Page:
Senta turned around to find Graham looking oddly at her. They were at the edge of the roadway in front of the Dechantagne mansion. Senta had spent most of the morning watching for any sign of Streck, but so far he hadn’t shown his Freedonian face.
“Nothing. What are you doing?”
“Well, I was looking for you. I thought we could go over to Hertzel’s house and have a nice low tea.” He held up a canvas bag in one hand. “I brought bread and butter.”
“Where did you get butter?” Senta’s eyes narrowed. “You didn’t steal it, did you?”
“How in the name of Kafira can you ask me that?” Graham squared his shoulders and stood up as tall as he could. “When did you ever hear of Graham Dokkins stealing anything?”
“I’m sorry. Where did you get it then?”
“My Ma sent it,” he replied, not at all mollified. “We had an extra tin and she said I could share it with the Hertlings.”
“That was nice.”
“You don’t have to come if you don’t want to,” he said, starting down the road.
“I said I was sorry,” Senta said, stepping quickly to keep up. “I could make it up to you.”
“How would you do that?”
“I could give you a kiss…”
“That magic is making you lose your mind, that’s what,” he said, not slowing down.
“Alright then, I have a secret mission that I might let you help me with.”
“What secret mission?” he asked, glancing at her but not stopping.
“I’ll tell you, Hero, and Hertzel together.”
“Why? Did you brass them off too?”
“Say, how come you mother is sending butter over? I thought your folks didn’t like Zaeri,” said Senta, changing the subject.
“We’re not like that Freedonian wanker. We don’t call people dogs for no reason.”
“Oh, you heard about that, eh?”
“That’s right. If he’d called Hertzel a dog in front of me, I would have popped him in the breadbox.” The quickest way to anger Graham was to threaten his friends. “Besides, Ma’s grown quite fond of Honor, really. They’re in the Ladies’ Auxiliary together.”
They arrived at the Hertling home in short order, but when they knocked on the door there was no answer.
“You don’t suppose they’re at shrine, do you?” wondered Graham, looking around.
“Only if they’re the only ones.” Senta pointed to neighbors working on their houses or in their yards, all of whom were Zaeri.
A moment later though, the mystery was solved. The three Hertling siblings came walking down the road from the east. Hero and Hertzel carried large baskets filled with foliage, while their older sister had something that looked like a cricket bat casually slung over her shoulder. The twins saw their friends and waved, calling out greetings. Hero ran ahead and Senta met her at the road, giving her a great hug. Though he waved to his friends, Graham’s eyes were fixed on the instrument that Honor carried. When she was close enough that he could see it clearly, he found that it was not a cricket bat at all, but a lizzie sword. The main hand to hand combat weapon of the lizardmen was a thick sword made of wood but encrusted all around the edges with flint, obsidian, or sometimes even shark’s teeth. This one had shiny black obsidian flakes that appeared razor sharp.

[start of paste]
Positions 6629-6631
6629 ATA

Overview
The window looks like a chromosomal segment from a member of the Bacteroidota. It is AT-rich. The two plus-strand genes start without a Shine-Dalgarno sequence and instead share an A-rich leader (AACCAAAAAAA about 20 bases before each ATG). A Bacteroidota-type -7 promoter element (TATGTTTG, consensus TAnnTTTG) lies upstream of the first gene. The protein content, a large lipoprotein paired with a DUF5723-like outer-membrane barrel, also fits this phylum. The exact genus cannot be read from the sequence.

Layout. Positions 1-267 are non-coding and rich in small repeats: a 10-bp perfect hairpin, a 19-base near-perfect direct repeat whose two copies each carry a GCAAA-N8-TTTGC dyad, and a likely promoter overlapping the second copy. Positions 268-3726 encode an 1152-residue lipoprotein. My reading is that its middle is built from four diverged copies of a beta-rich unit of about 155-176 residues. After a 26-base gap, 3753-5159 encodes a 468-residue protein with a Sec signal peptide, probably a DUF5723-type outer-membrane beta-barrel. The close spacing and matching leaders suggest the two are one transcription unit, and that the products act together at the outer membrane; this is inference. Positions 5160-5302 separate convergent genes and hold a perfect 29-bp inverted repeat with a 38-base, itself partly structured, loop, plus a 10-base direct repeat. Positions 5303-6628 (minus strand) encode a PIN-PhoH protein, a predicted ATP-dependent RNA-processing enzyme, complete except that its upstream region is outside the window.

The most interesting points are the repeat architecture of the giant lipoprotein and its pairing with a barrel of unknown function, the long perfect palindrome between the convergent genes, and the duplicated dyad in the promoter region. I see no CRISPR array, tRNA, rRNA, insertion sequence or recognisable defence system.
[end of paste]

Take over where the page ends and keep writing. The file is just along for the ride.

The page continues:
“Where’d you get that?” asked Graham enviously.
“It was a gift,” Honor replied. “The chief of Tserich gave one to each of the members of the Colonial Council. I imagine most of them are hanging on display somewhere, but I like to carry mine when I have to go away from the town.”
“So where have you all been then?” asked Senta.
“We went to gather winter berries,” replied Hero.
“Perfect, we can have them for tea.”
“Oh, you can’t eat them,” said Honor. “They’re for decoration only.”
“We had loads of them hanging all around our house,” said Graham. “But it’s way past Kafira Mass now.”
Senta shot him a frown.
“As a matter of fact,” continued Honor. “I got the idea from your mother, Graham. I think the red and green will brighten up the house and as I understand it, according to Brech tradition, they are often kept over the winter and not just on, um… holidays.”
“Can we go inside now,” asked Hero. “I’m just frozen.”
Honor opened the front door and they all stepped inside the home, which was only marginally warmer than the outside. Hertzel, with Graham help, got right to work lighting a fire in the stove, while the girls went into the other room and exchanged damp clothing for dry and wrapped up in thick blankets. Hero lent Senta one of her two housedresses, which was only slightly baggy and only slightly too short. The boys removed only their boots and socks, which they dried by the stove once the fire was going, but Hero brought each of them a blanket, and in a few minutes they too were feeling warm and cozy. The four ten-year-olds sat around the stove, Senta and Hero sharing a chair, while Honor placed the green branches filled with red berries festively around the small room.
“I brought bread and butter for tea,” said Graham at last.
“That’s his way of telling you that he’s hungry,” said Senta.
“No it isn’t.”